We do not pretend to know the etymology of this word, but believe we can explain its meaning or application of which few have any knowledge outside of those who understand the trick of the trade. Woolen fabrics furnished for soldiers' wear have been the means of giving the defenders of the country an idea of the thing represented by shoddy. In many instances, a whole corps have found their coats on their backs dropping to pieces after a few days' wear, showing their worthlessness for ordinary use of the garments allowed to be imposed upon them by the carelessness or fraud of inspectors. These frail textures owe their rottenness to the liberal mixture owe their rottenness to the liberal mixture in the fabric of an article called "shoddy," which is a discovery of a recent period, and may be ranked, we suppose, among the "latest modern improvements"
The raw material for shoddy is old rags. Woolen rags that were once consigned to the manure heap furnish this material. When the new demand for them first arose, the price was about $5 per ton; since then it has advanced. They are collected and assorted, and then baled for manufacture into carpets, shawls, tinsey and black cloths. Selected rags, thus baled, when of the best description, are worth over $100 a ton. The assorters sell to the shoddy manufacturer. This agent in the process of making old garments into new takes these rags and passes them through a "rag machine," which is a cylinder armed with teeth that, revolving at high speed, pulls them to pieces, reducing them to wool, and freeing them from dust. It is now shoddy, and in this state is saturated with oil or milk, and frequently scoured in heaters, in combination with some chemicals. The process completed, the shoddy is ready for manufacture into cloth. For this purpose it is mixed with new wool in as large proportions as possible. White is used in blankets and light colored goods, and the dark descriptions for coarse cloths, carpets, etc. The "shoddy" is the product of soft woolens, but the hard or black cloths when treated in a similar manner produce "mungo," which is used extensively in superfine cloths, which have a finish that may deceive a good judge. It is used largely in felted fabrics.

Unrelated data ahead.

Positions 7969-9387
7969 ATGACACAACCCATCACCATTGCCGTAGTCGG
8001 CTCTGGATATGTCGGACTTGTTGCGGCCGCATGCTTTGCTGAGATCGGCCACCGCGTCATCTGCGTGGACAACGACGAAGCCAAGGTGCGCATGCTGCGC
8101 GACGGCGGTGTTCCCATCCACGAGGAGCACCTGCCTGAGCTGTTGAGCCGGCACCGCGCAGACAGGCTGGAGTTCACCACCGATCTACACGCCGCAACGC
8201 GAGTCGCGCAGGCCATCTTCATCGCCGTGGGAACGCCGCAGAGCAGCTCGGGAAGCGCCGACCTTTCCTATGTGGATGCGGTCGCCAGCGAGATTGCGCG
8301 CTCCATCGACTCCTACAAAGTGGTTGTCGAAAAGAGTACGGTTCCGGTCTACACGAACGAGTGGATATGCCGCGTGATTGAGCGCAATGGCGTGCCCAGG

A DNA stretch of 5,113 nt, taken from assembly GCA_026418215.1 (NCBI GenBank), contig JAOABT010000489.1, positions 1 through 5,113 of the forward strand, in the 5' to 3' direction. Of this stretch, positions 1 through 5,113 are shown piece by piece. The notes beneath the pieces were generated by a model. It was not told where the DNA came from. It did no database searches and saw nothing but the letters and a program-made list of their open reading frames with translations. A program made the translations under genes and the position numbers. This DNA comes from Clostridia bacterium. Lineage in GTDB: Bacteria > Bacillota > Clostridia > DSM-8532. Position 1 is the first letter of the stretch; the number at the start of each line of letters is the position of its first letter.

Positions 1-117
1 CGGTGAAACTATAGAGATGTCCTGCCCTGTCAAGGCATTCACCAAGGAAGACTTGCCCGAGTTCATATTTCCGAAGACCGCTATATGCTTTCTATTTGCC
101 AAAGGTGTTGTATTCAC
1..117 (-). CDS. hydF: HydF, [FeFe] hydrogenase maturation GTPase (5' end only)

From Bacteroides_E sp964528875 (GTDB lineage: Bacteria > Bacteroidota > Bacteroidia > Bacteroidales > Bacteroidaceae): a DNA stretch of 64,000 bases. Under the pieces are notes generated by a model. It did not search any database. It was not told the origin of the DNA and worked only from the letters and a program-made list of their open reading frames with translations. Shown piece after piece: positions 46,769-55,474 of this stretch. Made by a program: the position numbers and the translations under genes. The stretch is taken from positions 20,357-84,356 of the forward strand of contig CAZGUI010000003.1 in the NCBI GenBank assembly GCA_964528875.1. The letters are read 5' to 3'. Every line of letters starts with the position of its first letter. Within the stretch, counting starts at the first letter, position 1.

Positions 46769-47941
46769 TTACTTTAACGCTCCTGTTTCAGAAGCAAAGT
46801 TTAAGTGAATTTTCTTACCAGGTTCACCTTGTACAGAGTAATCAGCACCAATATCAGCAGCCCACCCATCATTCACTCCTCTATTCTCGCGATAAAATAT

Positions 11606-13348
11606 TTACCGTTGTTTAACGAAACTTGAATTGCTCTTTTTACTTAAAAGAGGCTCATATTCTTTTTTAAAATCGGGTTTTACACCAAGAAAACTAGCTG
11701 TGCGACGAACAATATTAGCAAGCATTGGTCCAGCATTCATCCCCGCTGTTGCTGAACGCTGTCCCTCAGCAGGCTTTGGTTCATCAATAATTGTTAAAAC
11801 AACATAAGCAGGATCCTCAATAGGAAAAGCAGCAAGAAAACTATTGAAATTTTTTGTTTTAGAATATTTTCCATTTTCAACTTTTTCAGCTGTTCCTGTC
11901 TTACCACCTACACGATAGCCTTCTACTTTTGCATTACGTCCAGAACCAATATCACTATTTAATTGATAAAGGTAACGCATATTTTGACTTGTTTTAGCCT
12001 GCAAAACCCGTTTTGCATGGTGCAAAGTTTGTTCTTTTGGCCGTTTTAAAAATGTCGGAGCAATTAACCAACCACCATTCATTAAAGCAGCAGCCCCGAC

The shoddy parts of a garment made of the mixed material give way very soon, rubbing out of the cloth. It accumulates between it and the lining. Formerly it was largely imported from England. After a while, the demand for it here was found to be so good that machines were sent over for its manufacture here. In New York there are six shoddy mills.
As we have intimated, the impositions of contractors in palming shoddy uniforms on the volunteers, left the soldiers, after a few days trial of the rotten fabrics, almost naked. It is probable that the shoddy fraud was carried to a more outrageous excess in these instances than in ordinary dealings. But it is believed that a large proportion of the cloths sent to market in ordinary times is, so to speak, adulterated by this base-born material, and that fortunes are made and pockets pickets picked through its instrumentality to an extent of which the cheated community of shoddy cloth wearers have no idea.